Callisto 5 / Callisto#7: Facts

Key facts relating to Alan Ayckbourn's Callisto 5 / Callisto#7.
  • Callisto 5 is Alan Ayckbourn's 41st play (Callisto#7 is considered a revision of the same play).
  • The world premiere of Callisto 5 was held at the Stephen Joseph Theatre In The Round, Scarborough, on 12 December 1990.
  • The world premiere of Callisto#7 was held at the Stephen Joseph Theatre, Scarborough, on 4 December 1999.
  • It is the only Alan Ayckbourn play for which two versions exist (Callisto 5 and Callisto#7) and which are both available to produce. Although Callisto 5 is the only play to have been published, both versions are considered available for production with Callisto¶ being the author's preferred text.
  • The play was inspired by Alan's love of science-fiction movies and novels. The play explicitly recalls Ridley Scott's Alien movie; a director who Alan Ayckbourn is an admirer of and whose distinctive used future aesthetic has influenced Alan Ayckbourn in all his science-fiction plays. A fuller list of Alan Ayckbourn's influences can be found on the Articles page.
  • The plays are set on Callisto, which was discovered by Galileo in 1610AD and is the outermost Gallilean satellite of Jupiter. At the time of writing the play, only 13 of Jupiter's moons had been discovered. Since then this number has risen to 79 confirmed moons!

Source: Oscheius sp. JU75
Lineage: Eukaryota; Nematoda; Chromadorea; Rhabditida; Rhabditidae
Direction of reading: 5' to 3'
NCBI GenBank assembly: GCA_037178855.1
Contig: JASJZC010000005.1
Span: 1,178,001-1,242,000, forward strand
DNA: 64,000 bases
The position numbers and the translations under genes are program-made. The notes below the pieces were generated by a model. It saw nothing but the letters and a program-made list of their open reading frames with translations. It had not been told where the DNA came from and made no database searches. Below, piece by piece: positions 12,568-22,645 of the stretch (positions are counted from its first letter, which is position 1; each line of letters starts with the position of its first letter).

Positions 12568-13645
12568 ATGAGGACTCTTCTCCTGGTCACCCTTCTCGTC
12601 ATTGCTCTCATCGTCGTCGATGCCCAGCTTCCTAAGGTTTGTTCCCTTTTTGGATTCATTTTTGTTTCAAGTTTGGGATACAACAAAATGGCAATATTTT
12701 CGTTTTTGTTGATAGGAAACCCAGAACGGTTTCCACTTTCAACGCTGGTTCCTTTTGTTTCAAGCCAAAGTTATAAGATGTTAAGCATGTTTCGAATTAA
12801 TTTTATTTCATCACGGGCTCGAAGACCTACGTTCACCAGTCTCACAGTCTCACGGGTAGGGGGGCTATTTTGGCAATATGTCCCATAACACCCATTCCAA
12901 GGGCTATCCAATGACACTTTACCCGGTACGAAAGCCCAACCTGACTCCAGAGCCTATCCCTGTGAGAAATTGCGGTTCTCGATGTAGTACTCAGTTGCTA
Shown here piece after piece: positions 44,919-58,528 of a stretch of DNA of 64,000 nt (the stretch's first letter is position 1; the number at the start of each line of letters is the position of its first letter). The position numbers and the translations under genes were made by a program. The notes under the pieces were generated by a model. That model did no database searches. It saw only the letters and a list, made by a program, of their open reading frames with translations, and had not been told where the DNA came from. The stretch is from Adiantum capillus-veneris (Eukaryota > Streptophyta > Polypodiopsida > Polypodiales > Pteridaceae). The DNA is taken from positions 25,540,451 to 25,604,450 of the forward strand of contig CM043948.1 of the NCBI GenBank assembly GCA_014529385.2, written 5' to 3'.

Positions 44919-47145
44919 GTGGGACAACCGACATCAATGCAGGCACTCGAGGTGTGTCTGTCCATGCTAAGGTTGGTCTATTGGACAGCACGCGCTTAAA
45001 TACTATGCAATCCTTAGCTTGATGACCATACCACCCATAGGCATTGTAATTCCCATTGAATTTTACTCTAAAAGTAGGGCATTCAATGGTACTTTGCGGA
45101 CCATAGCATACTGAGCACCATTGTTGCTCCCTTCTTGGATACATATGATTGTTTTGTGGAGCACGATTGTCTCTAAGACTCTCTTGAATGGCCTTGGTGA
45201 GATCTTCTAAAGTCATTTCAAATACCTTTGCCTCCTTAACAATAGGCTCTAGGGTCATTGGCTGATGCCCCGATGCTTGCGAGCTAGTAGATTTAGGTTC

• The family plays are frequently thematically linked to one of Alan Ayckbourn's 'adult' plays. Callisto 5 / Callisto#7 is most frequently associated with Henceforward…, another play featuring a malfunctioning android which questions the effects of solitude and technology dominated lives.
  • It is one of his family plays which feature an absent father (in this case, the father and mother are stranded on another part of the moon). Absent fathers / parents are a recurring element found in plays such as Mr A's Amazing Maze Plays, Whenever, The Jollies and My Sister Sadie.
  • In the original productions of the play, Jem plays with a cuddly ball which emits a squeal when thrown in the air; the same toy would make a re-appearance in the original production of Alan Ayckbourn's 2013 play Surprises.
  • Although robots / androids are a frequent element in Alan Ayckbourn's plays, the Callisto plays are the only plays where the android is obviously robotic as opposed to being fully human in appearance (a robot like character also appears in The Champion Of Paribanou, but strictly speaking this is an automaton).
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